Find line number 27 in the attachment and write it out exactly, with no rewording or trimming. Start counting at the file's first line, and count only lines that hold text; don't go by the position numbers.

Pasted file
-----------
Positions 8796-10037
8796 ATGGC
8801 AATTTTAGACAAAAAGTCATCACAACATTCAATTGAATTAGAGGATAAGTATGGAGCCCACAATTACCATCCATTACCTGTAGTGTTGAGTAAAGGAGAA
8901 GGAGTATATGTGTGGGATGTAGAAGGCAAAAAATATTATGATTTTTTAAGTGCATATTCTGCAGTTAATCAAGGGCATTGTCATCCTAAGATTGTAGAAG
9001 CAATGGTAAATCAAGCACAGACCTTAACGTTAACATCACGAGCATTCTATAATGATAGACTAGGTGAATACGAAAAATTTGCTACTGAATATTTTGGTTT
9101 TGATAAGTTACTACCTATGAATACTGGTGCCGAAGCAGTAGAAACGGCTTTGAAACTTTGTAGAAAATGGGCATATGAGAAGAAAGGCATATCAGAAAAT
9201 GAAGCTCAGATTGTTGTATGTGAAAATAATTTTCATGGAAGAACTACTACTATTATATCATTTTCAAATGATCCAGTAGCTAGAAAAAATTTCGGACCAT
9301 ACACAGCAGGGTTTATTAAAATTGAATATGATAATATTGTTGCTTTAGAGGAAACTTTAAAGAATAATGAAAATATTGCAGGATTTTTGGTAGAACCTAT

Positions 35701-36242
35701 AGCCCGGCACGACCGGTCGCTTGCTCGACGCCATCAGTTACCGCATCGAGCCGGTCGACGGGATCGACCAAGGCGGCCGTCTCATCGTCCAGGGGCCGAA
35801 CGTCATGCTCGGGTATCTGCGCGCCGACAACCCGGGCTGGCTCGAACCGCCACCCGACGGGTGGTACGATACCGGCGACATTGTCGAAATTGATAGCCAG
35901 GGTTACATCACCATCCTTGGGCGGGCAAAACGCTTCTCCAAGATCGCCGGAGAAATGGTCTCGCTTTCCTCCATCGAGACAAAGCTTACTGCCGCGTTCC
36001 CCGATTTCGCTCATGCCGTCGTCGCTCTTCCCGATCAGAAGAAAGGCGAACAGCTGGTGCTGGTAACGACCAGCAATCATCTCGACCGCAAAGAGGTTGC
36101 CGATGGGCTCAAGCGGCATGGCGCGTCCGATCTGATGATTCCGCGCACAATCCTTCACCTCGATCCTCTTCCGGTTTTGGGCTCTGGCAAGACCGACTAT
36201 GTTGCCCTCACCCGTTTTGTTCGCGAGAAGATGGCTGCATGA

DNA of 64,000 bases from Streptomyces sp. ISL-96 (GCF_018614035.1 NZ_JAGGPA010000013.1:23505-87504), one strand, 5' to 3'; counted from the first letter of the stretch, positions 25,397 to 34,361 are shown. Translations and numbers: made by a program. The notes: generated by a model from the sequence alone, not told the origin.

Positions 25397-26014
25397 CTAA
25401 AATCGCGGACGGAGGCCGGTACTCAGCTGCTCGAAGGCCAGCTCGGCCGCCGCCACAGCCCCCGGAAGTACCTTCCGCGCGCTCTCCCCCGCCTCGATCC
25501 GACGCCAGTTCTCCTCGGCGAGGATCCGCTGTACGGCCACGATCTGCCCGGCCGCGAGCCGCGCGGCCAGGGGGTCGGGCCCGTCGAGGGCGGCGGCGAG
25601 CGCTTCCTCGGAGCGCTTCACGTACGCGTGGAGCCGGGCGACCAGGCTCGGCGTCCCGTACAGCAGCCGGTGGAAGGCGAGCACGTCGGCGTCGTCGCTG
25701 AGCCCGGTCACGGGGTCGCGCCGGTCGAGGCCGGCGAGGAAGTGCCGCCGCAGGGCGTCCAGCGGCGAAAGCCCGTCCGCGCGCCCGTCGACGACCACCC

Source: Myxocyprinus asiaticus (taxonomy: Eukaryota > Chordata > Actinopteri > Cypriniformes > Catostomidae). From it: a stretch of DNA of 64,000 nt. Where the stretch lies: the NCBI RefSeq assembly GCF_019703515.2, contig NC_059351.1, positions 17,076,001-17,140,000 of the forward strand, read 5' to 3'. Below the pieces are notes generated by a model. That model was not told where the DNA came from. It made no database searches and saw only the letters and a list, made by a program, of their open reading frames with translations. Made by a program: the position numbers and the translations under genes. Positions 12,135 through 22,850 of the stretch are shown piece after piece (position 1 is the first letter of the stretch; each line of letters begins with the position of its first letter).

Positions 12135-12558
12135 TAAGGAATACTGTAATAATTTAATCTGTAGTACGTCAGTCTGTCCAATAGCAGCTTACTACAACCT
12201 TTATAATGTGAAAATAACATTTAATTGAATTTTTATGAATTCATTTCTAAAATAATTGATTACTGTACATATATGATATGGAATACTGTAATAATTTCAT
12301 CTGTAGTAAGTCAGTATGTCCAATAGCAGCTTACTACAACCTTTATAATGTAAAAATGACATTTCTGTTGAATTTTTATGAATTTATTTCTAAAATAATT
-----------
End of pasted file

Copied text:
12301 CTGTAGTAAGTCAGTATGTCCAATAGCAGCTTACTACAACCTTTATAATGTAAAAATGACATTTCTGTTGAATTTTTATGAATTTATTTCTAAAATAATT